The antibody, or antigen binding fragment thereof, maybe modified to comprise a detectable label, such as, for instance, a radioisotope, a fluorophore (e.g., fluorescein isothiocyanate (FITC), phycoerythrin (PE)), an enzyme (e.g., luciferase, alkaline phosphatase, horseradish peroxidase), and element particles (e.g., gold or magnetic particles).
Once an antibody molecule has been produced by an animal, chemically synthesized, or recombinantly expressed, it may be purified by any method known in the art for purification of an immunoglobulin molecule, for example, by chromatography (e.g., ion exchange, affinity, protein A/G immunoprecipitation chromatography, and sizing column chromatography), centrifugation, differential solubility, or by any other standard technique for the purification of proteins. In addition, the antibodies or fragments thereof can be fused to heterologous polypeptide sequences described herein or otherwise known in the art, to facilitate purification.
The antibodies can be employed to prepare antigen-antibody affinity columns, which may be used for the purification of the antigen. For example, gel supports or beads can be activated with various chemical compounds, e.g., cyanogen bromide, N-hydroxysuccinimide esters, and antibodies can be bound thereto. More particularly, and by way of example, antibodies can be added to Affigel-10 (BioRad, Hercules, CA), a gel support which is activated with N-hydroxysuccinimide esters, such that the antibodies form covalent linkages with the agarose gel bead support. The antibodies are then coupled to the gel via amide bonds with a spacer arm. The remaining activated esters are then quenched with ethanolamine HCl, 1 M, pH 8. The column is washed with water, followed by 0.23 M glycine HCl, pH 2.6, to remove any non-conjugated antibody or extraneous protein. The column is then equilibrated in phosphate buffered saline (PBS), pH 7.3, with appropriate detergent, and the sample materials, i.e., cell culture supernatants or cell extracts, for example, containing the cancer-specific antigens (e.g., prepared using appropriate membrane solubilizing surfactants) are slowly passed over the column. The column is washed with PBS/surfactant until the optical density falls to background. The protein is then eluted from the column with 0.23 M glycine-HCl, pH 2.6/surfactant. The purified antigens are then dialyzed against PBS/surfactant.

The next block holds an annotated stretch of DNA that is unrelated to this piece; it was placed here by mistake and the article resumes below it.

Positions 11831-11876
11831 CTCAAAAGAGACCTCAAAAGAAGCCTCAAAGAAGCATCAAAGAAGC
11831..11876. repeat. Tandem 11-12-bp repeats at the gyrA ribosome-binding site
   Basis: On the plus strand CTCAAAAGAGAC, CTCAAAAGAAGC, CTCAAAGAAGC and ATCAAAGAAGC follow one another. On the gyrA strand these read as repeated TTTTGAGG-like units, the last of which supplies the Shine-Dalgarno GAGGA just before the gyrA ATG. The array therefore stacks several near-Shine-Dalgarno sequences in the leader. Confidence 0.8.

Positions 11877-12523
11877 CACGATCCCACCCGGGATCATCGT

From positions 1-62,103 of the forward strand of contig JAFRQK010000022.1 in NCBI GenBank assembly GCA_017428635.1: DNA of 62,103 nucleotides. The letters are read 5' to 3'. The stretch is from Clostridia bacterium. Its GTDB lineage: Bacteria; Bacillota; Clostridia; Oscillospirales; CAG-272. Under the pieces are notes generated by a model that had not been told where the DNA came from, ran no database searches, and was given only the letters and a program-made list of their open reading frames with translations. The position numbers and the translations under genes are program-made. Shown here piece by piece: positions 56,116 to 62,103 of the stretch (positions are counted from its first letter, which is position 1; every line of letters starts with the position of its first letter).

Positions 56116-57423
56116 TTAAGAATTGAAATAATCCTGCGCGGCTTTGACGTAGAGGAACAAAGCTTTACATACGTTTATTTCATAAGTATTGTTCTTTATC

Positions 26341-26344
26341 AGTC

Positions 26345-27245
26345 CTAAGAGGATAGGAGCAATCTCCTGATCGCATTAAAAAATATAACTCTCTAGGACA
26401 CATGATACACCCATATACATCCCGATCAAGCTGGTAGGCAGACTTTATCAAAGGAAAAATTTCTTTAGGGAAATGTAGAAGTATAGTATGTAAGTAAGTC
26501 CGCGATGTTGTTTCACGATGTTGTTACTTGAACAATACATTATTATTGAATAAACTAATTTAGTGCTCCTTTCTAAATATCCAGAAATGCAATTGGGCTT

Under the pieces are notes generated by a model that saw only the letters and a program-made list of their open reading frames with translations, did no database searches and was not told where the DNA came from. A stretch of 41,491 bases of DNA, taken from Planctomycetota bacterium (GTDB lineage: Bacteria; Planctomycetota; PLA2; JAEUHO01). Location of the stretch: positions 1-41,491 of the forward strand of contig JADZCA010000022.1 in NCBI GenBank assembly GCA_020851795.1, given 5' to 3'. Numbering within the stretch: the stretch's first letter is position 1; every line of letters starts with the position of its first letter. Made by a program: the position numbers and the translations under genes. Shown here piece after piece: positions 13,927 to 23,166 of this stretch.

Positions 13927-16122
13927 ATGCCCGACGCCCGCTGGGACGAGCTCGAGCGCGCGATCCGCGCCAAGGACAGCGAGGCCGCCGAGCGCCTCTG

Methods of detecting the presence of HCV in a host and methods of treating or preventing infection of a host with HCV are further disclosed. The method of detecting the presence of HCV in a host comprises (i) contacting a sample comprising cells of the host with any of the antibodies, or antigen binding fragments thereof, described herein, thereby forming a complex, and (ii) detecting the complex, wherein detection of the complex is indicative of the presence of HCV infection in the host.
Also disclosed is a method of testing a sample for the presence of HCV in the sample, the method comprising detecting the presence of a polypeptide in the sample that specifically binds to the antibody as described herein.
Also disclosed is a method for localizing cells infected with HCV in a subject, especially cells expressing the core, E1, E2, NS2, NS3, NS4 and NS5 proteins and their subunits, and fragments thereof, comprising: (a) administering to the subject a detectably-labeled monoclonal antibody, or binding fragment thereof; (b) allowing the detectably-labeled (e.g., radiolabeled; flurochrome labeled, or enzyme labeled, for example, via ELISA) monoclonal antibody, or binding fragment thereof, to bind to the infected cells within the subject; and (c) determining the location of the labeled monoclonal antibody or binding fragment thereof, within the subject.
The antibody may be labeled with a detectable moiety, such as a fluorophore, a chromophore, a radionuclide, a chemiluminescent agent, a bioluminescent agent and an enzyme.
Antibodies may be labeled with such reagents using protocols and techniques known and practiced in the art. See, for example, Wenzel and Meares, Radioimmunoimaging and Radioimmunotherapy, Elsevier, New York, (1983
); Colcer et al., Meth. Enzymol., 121: 802-816 (1986
); and Monoclonal Antibodies for Cancer Detection and Therapy, Baldwin et al., (eds) Academic Press, 303-316 (1985
), for techniques relating to the radiolabeling of antibodies.
The antibodies, or binding fragments thereof, may be delivered parenterally, such as by intravenous, subcutaneous, or intraperitoneal administration, e.g., injection. Suitable buffers, carriers, and other components known in the art can be used in formulating a composition comprising the antibody or fragments for suitable shelf-life and compatibility for the administration. These substances may include ancillary agents such as buffering agents and protein stabilizing agents (e.g., polysaccharides).
More specifically, therapeutic formulations of the antibodies, or binding fragments thereof, are prepared for storage by mixing the antibodies or their binding fragments, having the desired degree of purity, with optional physiologically acceptable carriers, excipients, or stabilizers (Remington's Pharmaceutical Sciences, 17th edition, (Ed.) A. Osol, Mack Publishing Company, Easton, Pa., (1985